I can't remember how I felt about Luce the first time round, but ugh–I didn't like her! She's the only problem I had with the book. Seriously wayyyy too obsessive over Daniel. He flips her off, she wants him more. She's told to stay away from him, she just CAN'T. She stalks him, tries to find out more about him... it was just way too much. I mean, sure around the time this book was published, a lot of the young adult paranormal or supernatural novel's heroines were like this. Drawn to the mysterious boy, wondering why he's so different, basically trying to grasp onto any connection they have. 2010 me definitely would have appreciated it, but I just about tolerated it. I mean, there was a character–who shall remain nameless to avoid spoilers–who said it best:

You're the human equivalent of a migraine.
–p. 415, paperback

The other characters though? Loved them. Well, maybe with the slight exception of Penn. That chick was wayyy too clingy. Maybe that's why she and Luce are friends? Makes sense anyway. But yeah, Arriane was a total badass, and I liked that she was quirky and different. I even loved Gabbe, because she's got that sweet, protective vibe to her. Cam was super interesting, because he's the typical bad boy, and definitely has some swoon to him. Daniel–oh, Daniel–was one of my first book crushes, and yup, distance (and a whole load of time) DOES make the heart grow fonder.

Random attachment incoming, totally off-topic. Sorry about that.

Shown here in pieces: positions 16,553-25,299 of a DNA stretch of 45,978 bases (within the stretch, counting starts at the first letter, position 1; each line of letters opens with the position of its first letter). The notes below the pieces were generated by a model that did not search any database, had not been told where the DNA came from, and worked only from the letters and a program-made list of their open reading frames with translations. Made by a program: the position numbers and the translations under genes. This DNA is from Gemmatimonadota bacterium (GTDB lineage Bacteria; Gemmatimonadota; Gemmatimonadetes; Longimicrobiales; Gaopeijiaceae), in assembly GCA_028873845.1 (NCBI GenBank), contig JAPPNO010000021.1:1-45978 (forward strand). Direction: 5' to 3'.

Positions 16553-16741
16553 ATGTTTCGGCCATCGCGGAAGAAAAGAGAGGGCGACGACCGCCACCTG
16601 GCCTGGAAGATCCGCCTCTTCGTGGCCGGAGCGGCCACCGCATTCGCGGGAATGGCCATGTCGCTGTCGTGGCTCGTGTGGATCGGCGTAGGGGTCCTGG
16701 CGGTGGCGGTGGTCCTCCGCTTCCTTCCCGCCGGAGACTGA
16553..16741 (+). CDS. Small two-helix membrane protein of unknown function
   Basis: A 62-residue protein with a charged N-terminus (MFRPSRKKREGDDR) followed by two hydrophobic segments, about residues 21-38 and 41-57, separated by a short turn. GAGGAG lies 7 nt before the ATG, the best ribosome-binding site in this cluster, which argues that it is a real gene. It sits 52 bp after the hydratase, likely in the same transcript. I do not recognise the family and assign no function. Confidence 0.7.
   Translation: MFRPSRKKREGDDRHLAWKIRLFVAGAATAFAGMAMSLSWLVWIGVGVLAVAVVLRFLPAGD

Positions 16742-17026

While my hatred for Luce tarnished my reading experience this time round, I'm excited to be diving back into this world. It's been a while since I've read a good ol' supernatural book with the classic tropes that made the young adult market boom. Dark and compelling, with a delicious gothic touch, Fallen reminded me of my love for (not only Daniel Grigori, but also) eternal love stories and paranormal fiction.

If you like this, try...

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Waiting on Wednesday – Week 181

Waiting on Wednesday is a weekly meme hosted by Jill at Breaking the Spine. It's to spotlight upcoming releases that I'm DYING to get my hands on!

This week's WoW is:
Kiss Cam by Kiara London